3D Scanning & 3D Printing to keep Dutch vessels at top condition

3D Scanning & 3D Printing to keep Dutch vessels at top condition

Keeping its vessels in top condition is a critical aspect of a naval force’s readiness, but to do so each part, little or big, needs full attention. Claire Apthorp looks at a project to scan the entire Dutch Navy in 3D.

The Royal Netherlands Navy contracts work for the maintenance of its vessels and submarines to Dutch organisation Marinebedrijf Koninklijke Marine. In addition to maintaining the vessels, Marinebedrijf Koninklijke Marine is responsible for creating new parts for the ships to replace damaged parts, and carrying out modifications to on-board components when required, from everything to the hull to weapons systems and engines.

In order to speed up its servicing, Marinebedrijf Koninklijke Marine turned to Artec 3D, a company that produces 3D scanners that allow maintenance personnel to reverse engineer parts for vessels that need to be replaced, for which the drawings or 3D CAD files are not accessible.

The Artec Eva and Spider 3D handheld scanners used for this project are structured light scanners. The scanners work by projecting light in a grid pattern onto an object, which allows them to capture the deformation or distortion from multiple angles and then calculate the distance to specific points on the object using triangulation. These coordinates are used to produce a three-dimensional digital model.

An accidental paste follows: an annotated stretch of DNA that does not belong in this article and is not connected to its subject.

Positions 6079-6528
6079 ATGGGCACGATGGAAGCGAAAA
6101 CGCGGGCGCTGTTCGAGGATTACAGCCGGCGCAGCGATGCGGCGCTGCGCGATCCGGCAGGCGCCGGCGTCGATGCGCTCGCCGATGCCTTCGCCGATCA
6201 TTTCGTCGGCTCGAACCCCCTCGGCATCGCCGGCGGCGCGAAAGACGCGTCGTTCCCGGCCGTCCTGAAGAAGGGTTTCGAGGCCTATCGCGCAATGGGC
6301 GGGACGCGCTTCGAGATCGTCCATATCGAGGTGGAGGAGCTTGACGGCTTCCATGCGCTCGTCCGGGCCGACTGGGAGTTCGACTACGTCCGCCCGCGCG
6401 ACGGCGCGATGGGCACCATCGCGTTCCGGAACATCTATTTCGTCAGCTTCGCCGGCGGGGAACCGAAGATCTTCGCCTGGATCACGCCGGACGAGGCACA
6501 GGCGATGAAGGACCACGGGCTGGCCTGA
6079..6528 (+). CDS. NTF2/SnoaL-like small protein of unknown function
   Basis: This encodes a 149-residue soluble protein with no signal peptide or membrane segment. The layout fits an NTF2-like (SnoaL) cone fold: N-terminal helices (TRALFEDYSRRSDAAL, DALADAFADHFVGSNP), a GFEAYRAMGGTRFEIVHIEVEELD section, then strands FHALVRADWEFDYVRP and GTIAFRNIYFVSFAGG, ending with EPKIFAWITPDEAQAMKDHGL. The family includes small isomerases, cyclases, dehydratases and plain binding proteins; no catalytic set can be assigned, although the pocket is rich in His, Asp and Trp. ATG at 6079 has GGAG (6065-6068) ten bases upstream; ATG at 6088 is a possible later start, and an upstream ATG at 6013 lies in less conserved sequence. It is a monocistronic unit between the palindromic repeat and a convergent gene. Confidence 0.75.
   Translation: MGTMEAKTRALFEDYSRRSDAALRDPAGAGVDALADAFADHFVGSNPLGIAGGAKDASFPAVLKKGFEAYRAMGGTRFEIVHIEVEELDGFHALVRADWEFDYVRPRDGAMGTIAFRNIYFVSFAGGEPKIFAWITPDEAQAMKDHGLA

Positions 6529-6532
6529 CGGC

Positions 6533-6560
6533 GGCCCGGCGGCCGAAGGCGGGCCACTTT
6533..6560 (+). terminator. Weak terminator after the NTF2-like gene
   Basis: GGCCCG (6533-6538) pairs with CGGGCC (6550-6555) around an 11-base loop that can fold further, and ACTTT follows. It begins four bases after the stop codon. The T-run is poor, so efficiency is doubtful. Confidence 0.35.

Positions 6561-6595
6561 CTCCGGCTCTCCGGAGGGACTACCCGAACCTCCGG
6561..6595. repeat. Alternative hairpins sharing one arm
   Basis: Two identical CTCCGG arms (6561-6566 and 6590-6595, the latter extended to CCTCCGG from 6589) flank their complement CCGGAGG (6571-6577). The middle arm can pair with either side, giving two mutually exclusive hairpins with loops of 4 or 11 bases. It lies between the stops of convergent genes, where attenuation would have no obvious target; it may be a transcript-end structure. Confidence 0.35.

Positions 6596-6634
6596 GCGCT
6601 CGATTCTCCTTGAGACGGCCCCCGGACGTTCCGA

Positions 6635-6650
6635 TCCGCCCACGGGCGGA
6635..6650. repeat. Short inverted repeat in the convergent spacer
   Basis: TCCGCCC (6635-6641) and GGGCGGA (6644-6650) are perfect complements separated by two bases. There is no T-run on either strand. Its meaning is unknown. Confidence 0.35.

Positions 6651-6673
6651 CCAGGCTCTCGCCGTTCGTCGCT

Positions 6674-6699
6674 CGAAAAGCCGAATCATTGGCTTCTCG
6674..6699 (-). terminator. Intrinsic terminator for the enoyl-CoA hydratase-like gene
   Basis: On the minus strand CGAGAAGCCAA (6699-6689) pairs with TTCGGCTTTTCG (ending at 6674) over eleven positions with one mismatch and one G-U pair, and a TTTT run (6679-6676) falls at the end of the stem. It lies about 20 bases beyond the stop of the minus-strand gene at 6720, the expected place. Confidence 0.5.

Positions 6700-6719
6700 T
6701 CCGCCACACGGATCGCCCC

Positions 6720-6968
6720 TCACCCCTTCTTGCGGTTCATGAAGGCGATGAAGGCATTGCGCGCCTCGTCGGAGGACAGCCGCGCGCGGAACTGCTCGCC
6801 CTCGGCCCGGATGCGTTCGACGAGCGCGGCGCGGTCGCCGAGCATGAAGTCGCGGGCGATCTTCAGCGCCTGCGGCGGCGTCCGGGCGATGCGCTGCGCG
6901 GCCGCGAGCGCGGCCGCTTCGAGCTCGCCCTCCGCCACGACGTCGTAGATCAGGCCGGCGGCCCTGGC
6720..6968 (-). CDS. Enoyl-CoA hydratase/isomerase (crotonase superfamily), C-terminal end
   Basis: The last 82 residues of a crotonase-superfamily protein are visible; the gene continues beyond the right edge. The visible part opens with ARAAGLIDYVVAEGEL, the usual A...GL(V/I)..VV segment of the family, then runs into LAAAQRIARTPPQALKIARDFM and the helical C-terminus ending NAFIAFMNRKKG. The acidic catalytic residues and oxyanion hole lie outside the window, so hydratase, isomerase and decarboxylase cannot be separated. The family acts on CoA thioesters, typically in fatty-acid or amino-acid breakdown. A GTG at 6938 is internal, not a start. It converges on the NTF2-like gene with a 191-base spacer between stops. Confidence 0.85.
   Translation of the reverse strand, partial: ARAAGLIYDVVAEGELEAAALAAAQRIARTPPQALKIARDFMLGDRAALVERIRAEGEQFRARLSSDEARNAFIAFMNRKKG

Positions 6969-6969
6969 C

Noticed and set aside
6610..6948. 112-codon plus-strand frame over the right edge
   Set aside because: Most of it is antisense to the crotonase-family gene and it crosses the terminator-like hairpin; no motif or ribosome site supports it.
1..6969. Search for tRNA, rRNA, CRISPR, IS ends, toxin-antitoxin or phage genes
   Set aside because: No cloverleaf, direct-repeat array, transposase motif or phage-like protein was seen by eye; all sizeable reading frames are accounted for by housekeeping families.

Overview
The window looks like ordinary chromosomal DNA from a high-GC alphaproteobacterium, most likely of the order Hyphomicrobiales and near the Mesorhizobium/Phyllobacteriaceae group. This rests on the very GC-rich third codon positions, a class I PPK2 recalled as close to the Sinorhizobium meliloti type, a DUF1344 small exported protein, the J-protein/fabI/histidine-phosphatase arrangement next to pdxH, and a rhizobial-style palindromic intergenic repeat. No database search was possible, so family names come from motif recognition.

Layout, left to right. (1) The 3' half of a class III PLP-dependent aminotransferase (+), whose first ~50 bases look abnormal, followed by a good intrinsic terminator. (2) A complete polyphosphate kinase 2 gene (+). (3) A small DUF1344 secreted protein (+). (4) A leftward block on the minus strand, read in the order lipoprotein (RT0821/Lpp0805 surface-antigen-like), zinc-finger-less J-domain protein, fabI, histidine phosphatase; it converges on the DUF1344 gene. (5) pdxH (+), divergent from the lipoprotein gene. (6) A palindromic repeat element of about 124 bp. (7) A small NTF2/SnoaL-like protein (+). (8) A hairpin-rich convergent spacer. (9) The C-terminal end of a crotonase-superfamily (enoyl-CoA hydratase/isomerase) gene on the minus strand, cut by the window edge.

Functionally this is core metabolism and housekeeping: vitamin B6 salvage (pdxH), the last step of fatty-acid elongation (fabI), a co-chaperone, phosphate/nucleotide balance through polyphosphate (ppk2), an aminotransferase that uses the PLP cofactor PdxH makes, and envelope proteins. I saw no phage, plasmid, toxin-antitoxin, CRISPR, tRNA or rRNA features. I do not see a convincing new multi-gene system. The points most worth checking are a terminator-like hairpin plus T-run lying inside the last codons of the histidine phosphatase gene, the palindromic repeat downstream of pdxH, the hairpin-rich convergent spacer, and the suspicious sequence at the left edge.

Without 3D scanning, this reverse engineering process would involve a long series of tedious measurements for Marinebedrijf Koninklijke Marine.

“Using 3D scanning has saved us up to weeks of work – older processes were very intensive requiring multiple types of measuring tools and then replicating the drawing into a CAD programme,” says Ben Jansen, CNC coordinator at Marinebedrijf Koninklijke Marine. “Now, even when there is no 3D data or drawings of a part, we’re able to use an Artec 3D scanner to create a 3D image of the object, and the scan is used to reverse engineer the object. That part is then replicated using 3D printing techniques, 3-5 axis milling or 3D welding.

Source: naval-technology.com

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